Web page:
sic speakingBy Will Folks  ||  I got an undergraduate degree in 1997 from The University of South Carolina – double-majoring in history and philosophy.  And before you ask me what I was thinking, I don’t remember.  Seriously … I was drunk or high the whole time.

Two years later I got a master’s degree in mass communication – again from the University of South Carolina.  That degree I sort of remember … although I was much more focused at the time on extracurriculars.

Of course when I was coming along it didn’t matter … the labor participation rate was 67.2 percent.  The unemployment rate was four percent.  And people were making the big sweet dollars no matter what they did.

Now?  Not so much.  America’s workforce is shrinking … so are its incomes.  And college degrees – which are pricier than ever – are no longer a ticket to gainful employment.  This week The Washington Post qualified just how S.O.L. lots of graduates are … breaking down salary information from PayScale to highlight which degrees lead to “underemployment.”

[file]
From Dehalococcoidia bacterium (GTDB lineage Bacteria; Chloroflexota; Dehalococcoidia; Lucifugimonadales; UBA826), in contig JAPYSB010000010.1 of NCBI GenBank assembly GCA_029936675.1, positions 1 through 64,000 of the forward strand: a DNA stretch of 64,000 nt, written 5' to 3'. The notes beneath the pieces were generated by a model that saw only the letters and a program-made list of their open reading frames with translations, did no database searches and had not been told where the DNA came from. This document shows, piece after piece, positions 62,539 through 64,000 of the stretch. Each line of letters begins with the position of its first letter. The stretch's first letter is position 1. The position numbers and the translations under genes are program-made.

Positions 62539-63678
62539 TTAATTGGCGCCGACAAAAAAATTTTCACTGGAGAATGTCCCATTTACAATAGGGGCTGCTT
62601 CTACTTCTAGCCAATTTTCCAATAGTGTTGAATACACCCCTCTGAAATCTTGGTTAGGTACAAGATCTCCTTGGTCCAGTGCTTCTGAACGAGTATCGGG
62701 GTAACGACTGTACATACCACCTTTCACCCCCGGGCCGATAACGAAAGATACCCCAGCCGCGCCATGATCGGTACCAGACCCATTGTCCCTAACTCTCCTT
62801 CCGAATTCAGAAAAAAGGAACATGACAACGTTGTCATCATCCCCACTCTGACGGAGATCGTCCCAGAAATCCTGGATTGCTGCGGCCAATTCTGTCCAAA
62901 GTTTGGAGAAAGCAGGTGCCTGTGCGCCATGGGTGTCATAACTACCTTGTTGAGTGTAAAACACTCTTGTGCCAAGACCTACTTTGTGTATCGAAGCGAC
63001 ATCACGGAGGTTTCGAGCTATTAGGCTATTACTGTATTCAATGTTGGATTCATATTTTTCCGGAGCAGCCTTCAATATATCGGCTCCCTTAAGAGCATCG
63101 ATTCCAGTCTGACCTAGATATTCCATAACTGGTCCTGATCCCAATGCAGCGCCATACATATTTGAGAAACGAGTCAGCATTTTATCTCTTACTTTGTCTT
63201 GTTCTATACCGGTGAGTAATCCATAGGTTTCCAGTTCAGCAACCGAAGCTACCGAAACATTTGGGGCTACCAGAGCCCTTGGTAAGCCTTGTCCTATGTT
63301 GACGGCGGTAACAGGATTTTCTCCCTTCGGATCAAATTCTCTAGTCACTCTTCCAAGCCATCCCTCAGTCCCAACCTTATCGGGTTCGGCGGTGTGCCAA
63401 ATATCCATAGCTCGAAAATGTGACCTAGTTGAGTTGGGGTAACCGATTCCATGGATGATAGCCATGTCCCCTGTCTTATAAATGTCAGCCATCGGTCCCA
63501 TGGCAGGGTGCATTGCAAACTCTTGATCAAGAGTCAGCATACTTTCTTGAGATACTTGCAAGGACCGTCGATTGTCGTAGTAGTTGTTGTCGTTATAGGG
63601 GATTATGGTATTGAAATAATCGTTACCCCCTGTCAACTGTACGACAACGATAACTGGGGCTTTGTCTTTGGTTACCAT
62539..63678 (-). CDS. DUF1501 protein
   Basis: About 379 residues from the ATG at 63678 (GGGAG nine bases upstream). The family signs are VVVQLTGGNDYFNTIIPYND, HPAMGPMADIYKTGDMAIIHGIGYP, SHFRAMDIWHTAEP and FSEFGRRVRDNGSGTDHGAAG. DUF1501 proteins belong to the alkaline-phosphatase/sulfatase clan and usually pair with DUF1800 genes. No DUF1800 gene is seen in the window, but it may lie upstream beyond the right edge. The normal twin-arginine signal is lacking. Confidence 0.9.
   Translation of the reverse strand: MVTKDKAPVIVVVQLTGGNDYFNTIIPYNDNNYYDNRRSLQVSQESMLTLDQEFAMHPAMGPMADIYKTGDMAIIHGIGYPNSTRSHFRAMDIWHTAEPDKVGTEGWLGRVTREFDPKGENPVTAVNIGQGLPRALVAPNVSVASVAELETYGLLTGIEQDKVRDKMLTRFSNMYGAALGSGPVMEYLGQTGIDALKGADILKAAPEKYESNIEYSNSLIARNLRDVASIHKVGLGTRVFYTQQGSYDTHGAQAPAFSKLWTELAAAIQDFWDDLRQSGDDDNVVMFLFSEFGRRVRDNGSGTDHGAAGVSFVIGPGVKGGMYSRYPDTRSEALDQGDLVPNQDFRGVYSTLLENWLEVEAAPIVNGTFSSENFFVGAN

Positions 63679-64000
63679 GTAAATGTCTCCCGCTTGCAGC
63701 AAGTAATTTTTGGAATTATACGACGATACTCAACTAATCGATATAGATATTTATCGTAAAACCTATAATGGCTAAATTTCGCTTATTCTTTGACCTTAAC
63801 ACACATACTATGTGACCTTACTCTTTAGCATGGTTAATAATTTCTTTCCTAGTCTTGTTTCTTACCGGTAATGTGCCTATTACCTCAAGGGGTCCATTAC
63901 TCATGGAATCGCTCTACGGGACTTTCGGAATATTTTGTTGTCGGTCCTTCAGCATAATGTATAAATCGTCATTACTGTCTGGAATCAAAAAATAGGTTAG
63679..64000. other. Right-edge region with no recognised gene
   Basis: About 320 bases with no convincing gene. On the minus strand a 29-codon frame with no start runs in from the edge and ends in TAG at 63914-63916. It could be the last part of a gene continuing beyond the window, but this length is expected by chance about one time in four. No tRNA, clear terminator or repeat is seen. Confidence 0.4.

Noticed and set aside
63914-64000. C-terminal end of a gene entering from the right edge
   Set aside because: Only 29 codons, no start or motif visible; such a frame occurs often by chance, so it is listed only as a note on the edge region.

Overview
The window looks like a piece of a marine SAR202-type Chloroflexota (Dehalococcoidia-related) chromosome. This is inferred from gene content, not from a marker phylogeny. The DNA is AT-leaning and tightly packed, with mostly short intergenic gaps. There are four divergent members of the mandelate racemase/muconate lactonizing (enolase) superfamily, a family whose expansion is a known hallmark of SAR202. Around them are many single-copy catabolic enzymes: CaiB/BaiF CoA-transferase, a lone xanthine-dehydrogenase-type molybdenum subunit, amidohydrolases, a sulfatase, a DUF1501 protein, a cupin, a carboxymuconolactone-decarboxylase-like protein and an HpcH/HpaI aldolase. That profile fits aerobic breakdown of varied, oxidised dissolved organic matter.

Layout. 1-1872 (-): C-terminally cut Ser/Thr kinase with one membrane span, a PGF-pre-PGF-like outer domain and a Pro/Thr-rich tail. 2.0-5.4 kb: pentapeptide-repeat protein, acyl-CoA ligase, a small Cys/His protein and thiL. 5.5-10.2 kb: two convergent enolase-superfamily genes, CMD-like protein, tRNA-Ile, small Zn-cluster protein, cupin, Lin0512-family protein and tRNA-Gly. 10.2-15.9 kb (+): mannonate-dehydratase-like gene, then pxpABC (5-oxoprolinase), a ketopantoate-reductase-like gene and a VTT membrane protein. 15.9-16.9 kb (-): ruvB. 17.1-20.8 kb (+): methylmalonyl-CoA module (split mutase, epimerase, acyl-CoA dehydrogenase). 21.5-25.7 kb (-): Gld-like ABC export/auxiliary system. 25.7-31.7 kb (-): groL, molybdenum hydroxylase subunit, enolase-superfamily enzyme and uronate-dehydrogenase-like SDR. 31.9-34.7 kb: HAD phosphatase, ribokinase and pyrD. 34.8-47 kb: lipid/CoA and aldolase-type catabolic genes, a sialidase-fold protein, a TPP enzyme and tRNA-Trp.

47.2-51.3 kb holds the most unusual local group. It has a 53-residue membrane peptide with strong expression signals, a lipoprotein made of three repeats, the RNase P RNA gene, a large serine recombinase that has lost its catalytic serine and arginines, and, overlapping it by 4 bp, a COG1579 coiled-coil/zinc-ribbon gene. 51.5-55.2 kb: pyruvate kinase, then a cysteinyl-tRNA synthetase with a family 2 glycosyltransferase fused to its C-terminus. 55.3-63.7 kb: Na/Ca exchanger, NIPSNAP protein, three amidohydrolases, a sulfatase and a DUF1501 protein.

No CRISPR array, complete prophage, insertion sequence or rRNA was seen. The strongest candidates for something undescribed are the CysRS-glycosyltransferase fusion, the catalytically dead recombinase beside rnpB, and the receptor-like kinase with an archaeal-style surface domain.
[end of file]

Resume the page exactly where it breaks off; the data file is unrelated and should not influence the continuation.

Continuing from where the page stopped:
“Employees with degrees in fields like English, general studies, and graphic design are among the most likely to report feeling ‘underemployed’ at their current jobs,” the Post  report noted. “But more unexpectedly, majorities of graduates with more ‘practical’ degrees in fields like business administration also said their jobs didn’t put their education, training or experience to work as much as they should.”

And here’s the depressing infographic …